When I acquire new clothing, I have a rule to let go of as many as I bring in to make room for the new and stay uncluttered. I reinforce this rule by only owning a certain amount of hangers (I hang up EVERYTHING.) How to decide what to let go? Here are tips I use myself.
I let go of clothing when:
- I’ve worn it to the point that it is fading, pilling, stretching, or tearing.
- I have not worn it for an entire year.
- It is no longer my color, size, or style.
I let go of clothing when:
- I’ve worn it to the point that it is fading, pilling, stretching, or tearing. Why stroll around in public with a shirt that’s old and raggedy? The only old T to own should be for events such as gardening or changing the oil. And if there’s something waiting to be mended and it’s been waiting a LONG time, I need to either GET IT DONE or GET RID OF IT.
- I have not worn it for an entire year. If I have not bedazzled my body with a certain piece of clothing during the last winter, spring, summer, nor fall, I likely never will. This includes my “skinny” clothes…the things I keep telling myself one day I will fit into.
- It is no longer my color, size, or style. Why wear something I get annoyed with every time I put it on? Not my color? Not tailored for my body? Just a little too tight or baggy? If it doesn’t make me feel fabulous nor fit just right, I get rid of it.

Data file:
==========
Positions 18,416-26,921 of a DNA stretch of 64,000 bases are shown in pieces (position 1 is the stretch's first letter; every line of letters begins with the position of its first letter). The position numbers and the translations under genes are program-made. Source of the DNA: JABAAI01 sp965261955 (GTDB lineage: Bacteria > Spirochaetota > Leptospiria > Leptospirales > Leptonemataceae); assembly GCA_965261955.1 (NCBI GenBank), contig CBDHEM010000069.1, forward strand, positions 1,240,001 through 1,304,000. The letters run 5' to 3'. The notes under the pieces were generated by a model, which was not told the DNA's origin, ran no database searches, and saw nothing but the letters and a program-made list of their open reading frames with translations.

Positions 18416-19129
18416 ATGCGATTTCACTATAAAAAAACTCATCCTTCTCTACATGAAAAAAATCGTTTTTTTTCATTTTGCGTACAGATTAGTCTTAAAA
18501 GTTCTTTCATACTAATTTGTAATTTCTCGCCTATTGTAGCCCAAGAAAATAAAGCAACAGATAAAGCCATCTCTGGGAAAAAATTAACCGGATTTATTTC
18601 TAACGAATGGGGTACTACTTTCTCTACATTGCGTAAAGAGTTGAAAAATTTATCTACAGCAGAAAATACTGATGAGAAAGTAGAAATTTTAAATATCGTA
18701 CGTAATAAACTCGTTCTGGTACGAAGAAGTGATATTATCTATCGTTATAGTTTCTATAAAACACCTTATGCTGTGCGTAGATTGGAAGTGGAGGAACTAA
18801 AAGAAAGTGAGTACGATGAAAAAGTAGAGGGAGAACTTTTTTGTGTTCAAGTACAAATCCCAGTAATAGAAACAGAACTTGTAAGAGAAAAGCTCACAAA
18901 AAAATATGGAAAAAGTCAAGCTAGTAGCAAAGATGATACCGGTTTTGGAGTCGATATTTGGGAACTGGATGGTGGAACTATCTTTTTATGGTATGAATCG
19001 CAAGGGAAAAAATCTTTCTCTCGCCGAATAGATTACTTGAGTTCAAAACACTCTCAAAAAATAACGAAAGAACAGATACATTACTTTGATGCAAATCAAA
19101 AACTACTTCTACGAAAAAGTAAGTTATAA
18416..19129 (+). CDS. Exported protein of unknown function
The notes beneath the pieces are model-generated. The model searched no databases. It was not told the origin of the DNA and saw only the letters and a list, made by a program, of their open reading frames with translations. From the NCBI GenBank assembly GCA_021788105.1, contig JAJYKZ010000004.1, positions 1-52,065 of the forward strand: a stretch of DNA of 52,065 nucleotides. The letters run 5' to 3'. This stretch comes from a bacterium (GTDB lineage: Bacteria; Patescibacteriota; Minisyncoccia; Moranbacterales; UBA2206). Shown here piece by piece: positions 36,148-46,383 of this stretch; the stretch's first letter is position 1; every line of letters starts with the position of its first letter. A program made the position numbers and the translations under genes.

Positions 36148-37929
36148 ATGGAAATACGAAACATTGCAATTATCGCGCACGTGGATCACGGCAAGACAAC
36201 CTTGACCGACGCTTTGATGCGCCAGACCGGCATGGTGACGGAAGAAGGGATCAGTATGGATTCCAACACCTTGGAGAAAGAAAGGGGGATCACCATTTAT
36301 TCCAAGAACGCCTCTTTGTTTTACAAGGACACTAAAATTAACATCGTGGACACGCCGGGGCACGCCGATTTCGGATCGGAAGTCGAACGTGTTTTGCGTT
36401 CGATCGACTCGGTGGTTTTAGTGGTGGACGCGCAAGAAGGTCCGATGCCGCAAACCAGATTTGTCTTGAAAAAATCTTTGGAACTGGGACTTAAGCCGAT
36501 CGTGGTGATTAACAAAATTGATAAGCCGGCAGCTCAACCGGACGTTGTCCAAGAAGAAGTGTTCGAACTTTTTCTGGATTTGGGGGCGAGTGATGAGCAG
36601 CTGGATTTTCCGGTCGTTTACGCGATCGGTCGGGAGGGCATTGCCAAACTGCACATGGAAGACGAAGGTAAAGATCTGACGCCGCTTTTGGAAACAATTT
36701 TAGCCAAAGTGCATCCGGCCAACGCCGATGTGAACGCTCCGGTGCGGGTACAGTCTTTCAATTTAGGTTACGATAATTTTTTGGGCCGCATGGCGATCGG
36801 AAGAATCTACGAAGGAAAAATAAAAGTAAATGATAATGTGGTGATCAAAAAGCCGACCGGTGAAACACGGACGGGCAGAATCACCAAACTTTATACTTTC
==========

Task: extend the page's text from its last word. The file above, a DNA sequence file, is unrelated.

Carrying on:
Common Questions from Clients
I cannot throw away things that mean a lot to me. What should I do about sentimental clothes I don’t wear?
Take a picture to preserve the memory or limit yourself to one or two pieces for the memorabilia box.
All my clothes look great and I’ve paid a lot for them. Why should I get rid of them?
Try everything on. Do not look at something and keep it because it’s cute. It must be cute on YOU, not the hanger. You also should be absolutely comfortable in it…which means you should be wearing it often enough to make it worth what you paid.
We’re thinking about having another baby and want to hold onto our child’s old clothes until we do. Should we just get rid of them?
Good for you for thinking about reusing and recycling! Go ahead and hold onto the best of it for now (be sure to box and label) and donate the rest to charity.
Thinking about letting go of clothes that are still in new or near new condition? It’s possible to make money back by consigning. Read up on some of my favorite north and east bay furniture and clothing consignment shops in the San Francisco Bay Area. Are your clothes being rejected by consignors? Simply Google “Places to donate clothes in [your city]” and plenty will pop up. My recent favorite online clothing, shoes, and accessory consignment resources are Thredup.com (low to medium-end) and TheRealReal.com (high-end).
Ready for more? Call (510) 229-7321 today to schedule a complimentary estimate for your wardrobe and closet downsize & organize goals. Gift certificates are available.